This audio drama attempts to walk the line between episodic content and one full-length audio production. It doesn’t do a fantastic job, but it isn’t bad. The way this audio drama plays out, the chapter-by-chapter structure hurts the impact of the overall story. One episode will focus on one thing and introduce a mystery all in the 20-30 minutes per episode. The answer to the mystery is answered a few chapters later and it loses the “oh my god” impact that most mystery resolutions need in order to resonate or satisfy the individual experiencing the story. That’s not to say they didn’t occur, it just could’ve been stronger. The best reveals came at the end. The reveals and twists towards and during the climax were along the lines of “wow, I knew it.” (I don’t mean that in a bad sense. The plot with the mysterious voice, I figured out about a minute before Bruiser was aware. That is a great way to end a mystery. Having the reader figure out whodunit a page or paragraph before the characters is one of the best experiencing an author can give someone. Audio Drama is no exception.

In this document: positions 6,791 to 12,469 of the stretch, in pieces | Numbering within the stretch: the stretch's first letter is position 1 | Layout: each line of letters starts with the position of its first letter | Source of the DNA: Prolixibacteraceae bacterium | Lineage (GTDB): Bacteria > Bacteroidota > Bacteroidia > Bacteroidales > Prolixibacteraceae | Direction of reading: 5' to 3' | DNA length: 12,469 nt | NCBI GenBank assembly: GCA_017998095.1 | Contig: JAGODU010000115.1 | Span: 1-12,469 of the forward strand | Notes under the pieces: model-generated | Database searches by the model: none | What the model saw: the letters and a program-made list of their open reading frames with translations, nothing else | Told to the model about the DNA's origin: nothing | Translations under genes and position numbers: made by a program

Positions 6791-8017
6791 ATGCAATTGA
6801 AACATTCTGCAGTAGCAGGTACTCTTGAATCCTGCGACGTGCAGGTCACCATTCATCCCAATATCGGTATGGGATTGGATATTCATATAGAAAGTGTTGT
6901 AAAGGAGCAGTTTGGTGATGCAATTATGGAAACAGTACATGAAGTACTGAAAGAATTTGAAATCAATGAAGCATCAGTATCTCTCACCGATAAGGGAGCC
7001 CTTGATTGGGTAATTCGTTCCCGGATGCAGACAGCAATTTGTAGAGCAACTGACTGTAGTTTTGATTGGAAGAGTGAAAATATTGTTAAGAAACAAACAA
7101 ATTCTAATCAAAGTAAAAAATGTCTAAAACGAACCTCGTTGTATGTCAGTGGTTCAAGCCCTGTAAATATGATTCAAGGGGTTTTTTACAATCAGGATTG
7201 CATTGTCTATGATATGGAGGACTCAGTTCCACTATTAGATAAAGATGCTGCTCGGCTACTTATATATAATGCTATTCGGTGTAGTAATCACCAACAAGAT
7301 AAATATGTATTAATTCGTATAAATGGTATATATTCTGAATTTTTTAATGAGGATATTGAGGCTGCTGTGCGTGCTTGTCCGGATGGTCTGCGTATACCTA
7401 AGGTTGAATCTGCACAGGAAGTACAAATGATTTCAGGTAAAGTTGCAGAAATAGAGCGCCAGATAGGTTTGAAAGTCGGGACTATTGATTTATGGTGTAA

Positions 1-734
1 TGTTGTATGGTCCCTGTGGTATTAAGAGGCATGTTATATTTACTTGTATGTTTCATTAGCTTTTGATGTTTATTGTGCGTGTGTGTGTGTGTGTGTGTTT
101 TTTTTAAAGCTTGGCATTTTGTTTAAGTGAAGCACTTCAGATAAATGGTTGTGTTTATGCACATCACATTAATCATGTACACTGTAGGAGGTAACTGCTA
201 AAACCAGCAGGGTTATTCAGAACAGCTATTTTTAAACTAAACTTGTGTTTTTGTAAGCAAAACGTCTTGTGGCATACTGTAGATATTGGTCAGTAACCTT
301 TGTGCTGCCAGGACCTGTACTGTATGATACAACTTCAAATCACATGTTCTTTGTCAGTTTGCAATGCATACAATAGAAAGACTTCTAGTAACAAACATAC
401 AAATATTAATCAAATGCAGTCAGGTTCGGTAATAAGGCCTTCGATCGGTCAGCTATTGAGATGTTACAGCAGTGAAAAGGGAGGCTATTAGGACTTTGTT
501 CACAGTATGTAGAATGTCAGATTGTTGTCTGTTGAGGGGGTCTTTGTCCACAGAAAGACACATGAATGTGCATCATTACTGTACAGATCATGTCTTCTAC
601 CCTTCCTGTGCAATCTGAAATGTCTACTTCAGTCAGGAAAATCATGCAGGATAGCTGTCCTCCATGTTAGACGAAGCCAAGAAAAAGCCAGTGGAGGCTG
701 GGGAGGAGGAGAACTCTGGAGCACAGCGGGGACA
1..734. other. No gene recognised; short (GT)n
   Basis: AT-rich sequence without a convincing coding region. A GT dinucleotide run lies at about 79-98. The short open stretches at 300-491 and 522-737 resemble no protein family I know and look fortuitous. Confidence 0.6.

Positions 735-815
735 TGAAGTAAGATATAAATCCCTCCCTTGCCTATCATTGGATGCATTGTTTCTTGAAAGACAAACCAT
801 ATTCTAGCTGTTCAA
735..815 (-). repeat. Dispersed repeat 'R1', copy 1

Iron Man 3 (I’ll link to a review of it on my personal blog, if and when it’s written) handles the “twists along the way” structure quite well. Then again it is a movie and not broken down into smaller chunks—other than Hollywoods traditional three-act format. Unlike Iron Man 3, however, the climax of Hothouse Bruiser more than made up for the semi-low resonance level throughout. If you believe the end of a journey is greater than the adventure itself, then you’ll probably enjoy the ending of Hothouse Bruiser immensely. However, if it wasn’t for that ending, this would have been too episodic for my liking.